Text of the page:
Jack Stroudley asks the question on all our minds: is our midfield maestro ready to don the Three Lions?
Harrison Reed’s performance against Everton was nothing short of spectacular. The general in the midfield seemed to be everywhere, sweeping up passages of play and distributing effectively all night. The 26-year-old’s performance was remarkable and deservedly received plaudits from neutrals and pundits around the country.
It’s the sort of performance we’ve become accustomed to over the course of this season and the back end of the last. So it begs the question: are Harrison Reed’s capabilities enough to warrant a place in the England squad?Embed from Getty Images
The Southgate system
Gareth Southgate usually operates in a 3-4-3 system with two central midfielders who are expected to bring play forward and help contribute in the attacking phase but also have the defensive capabilities to break play up and cover when necessary.
This means that Gareth is able to be flexible with his midfield options and has a variety of different players available at his disposal. Here’s a list of players Gareth is able to use/has been using:
- Jordan Henderson
- Declan Rice
- Mason Mount
- Harry Winks
- James Ward Prowse
- Eric Dier (has been playing centre-back for Spurs this season)
- Kalvin Phillips
Now it’s obvious the difficulties comparing Harrison Reed to a player like Mason Mount due to the differing roles they offer for their respective clubs. So it’s worth just comparing his season to players who operate in a similar role as him.
I’ve decided to compare Harrison Reed to the following players (using Squawka per 90 mins):
- Jordan Henderson (has had a varied season in differing positions)
- Declan Rice
- Kalvin Phillips
And, to be frank, he compares favourably with all three, even beating them in a number of areas.
Firstly, all four midfielders have a very similar passing accuracy ranging from 85.3% to 87.4%. Harrison’s is at a respectable 86.8%. If we look at how he affects games in the attacking phase, he has the second highest forward passes, with 17.6 per game only beaten by Liverpool captain Henderson.Embed from Getty Images
Reed’s take-on success is also the second highest, with 73.33%, bettering Henderson (57.14%) and Phillips (58.82%). He’s second for fouls won per game with 1.1 as well as being second for possession lost per game, he loses the ball on average 10.3 times per game, in comparison to Phillips at 13.2 times and Henderson at 14.7 times.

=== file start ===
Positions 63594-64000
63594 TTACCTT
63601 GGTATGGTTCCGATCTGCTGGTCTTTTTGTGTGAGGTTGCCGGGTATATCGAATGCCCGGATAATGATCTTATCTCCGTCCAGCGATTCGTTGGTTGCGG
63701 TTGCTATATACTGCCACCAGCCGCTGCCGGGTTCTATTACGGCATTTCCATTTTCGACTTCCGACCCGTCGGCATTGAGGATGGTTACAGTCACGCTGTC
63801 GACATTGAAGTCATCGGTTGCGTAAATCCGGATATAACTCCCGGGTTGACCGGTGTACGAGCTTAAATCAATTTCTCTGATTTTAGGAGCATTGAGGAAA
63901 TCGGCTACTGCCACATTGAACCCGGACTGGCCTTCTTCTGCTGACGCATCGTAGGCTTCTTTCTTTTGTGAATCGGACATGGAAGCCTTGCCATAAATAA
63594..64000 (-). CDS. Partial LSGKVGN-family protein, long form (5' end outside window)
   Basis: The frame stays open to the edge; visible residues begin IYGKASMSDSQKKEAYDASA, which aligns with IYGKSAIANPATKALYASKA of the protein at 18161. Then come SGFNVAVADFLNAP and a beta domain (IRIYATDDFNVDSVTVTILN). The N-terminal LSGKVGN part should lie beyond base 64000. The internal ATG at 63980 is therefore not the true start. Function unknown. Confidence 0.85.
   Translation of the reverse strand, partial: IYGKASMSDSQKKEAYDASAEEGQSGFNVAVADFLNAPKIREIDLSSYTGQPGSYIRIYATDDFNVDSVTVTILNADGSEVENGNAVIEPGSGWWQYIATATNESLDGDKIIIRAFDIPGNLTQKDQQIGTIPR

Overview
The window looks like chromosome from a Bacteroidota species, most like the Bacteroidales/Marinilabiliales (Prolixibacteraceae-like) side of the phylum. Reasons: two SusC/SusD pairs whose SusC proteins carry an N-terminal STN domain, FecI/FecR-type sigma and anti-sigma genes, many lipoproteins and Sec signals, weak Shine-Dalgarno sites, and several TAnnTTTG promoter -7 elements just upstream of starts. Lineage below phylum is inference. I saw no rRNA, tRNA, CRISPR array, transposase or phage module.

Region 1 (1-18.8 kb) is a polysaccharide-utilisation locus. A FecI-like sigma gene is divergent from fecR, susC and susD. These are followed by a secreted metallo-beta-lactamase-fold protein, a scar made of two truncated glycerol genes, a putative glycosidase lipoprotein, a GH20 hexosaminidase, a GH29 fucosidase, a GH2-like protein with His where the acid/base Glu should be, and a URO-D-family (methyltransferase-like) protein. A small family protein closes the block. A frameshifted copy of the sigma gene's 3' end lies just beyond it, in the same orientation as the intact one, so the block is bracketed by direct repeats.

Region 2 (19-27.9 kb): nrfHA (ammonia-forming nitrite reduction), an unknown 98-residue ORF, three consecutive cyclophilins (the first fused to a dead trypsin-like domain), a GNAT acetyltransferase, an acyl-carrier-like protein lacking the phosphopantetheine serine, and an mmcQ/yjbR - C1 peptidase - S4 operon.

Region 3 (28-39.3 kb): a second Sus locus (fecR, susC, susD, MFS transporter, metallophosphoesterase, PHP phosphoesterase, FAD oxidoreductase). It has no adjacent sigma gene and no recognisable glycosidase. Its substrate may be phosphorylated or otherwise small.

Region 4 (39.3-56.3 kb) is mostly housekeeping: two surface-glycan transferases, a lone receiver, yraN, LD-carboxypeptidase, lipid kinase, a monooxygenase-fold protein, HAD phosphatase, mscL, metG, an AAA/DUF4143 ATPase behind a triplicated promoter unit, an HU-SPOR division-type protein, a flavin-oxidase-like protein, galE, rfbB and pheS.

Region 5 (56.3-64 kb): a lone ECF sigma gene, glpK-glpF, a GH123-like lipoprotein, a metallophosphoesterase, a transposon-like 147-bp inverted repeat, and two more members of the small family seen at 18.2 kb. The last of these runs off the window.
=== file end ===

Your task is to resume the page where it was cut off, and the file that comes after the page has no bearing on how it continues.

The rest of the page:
Now if we look at Reed in a defensive capacity, the stats also reflect the fantastic season he is having. Firstly, he’s only beaten for duels contested per game by Phillips, who betters his 9.5 with 11.2.
If we delve further into Reed’s defensive stats, he averages 2.3 tackles per game bettering Jordan Henderson (1.3) and Declan Rice (1.9). Finally if we look at interceptions and blocks he is the best performing out of the four players with 2.1 interceptions per game and 0.6 blocks per game.
Is he ready?
Harrison Reed’s stats in comparison to his English counterparts demonstrate his clear ability at a high level, but is he ready for an England call-up? The honest answer is yes. But it’d be fanciful to say he should be a regular starter for Southgate and will be a key cog in the system come the summer and the Euros.Embed from Getty Images
But he’s an underrated player who’s had a magnificent season in a Fulham side that, going on current league position and points tally, has underperformed. Pundits and fans alike are starting to notice his impact in games, and I genuinely believe he’d be a valuable squad player for Gareth to have at his disposal.
There’s an argument to be made he is only a half a season into his tenure at a Premier League club consistently, but what about Kalvin Phillips? His English call-up certainly was debated by many, but called up he was.
Harrison Reed for England? Why not?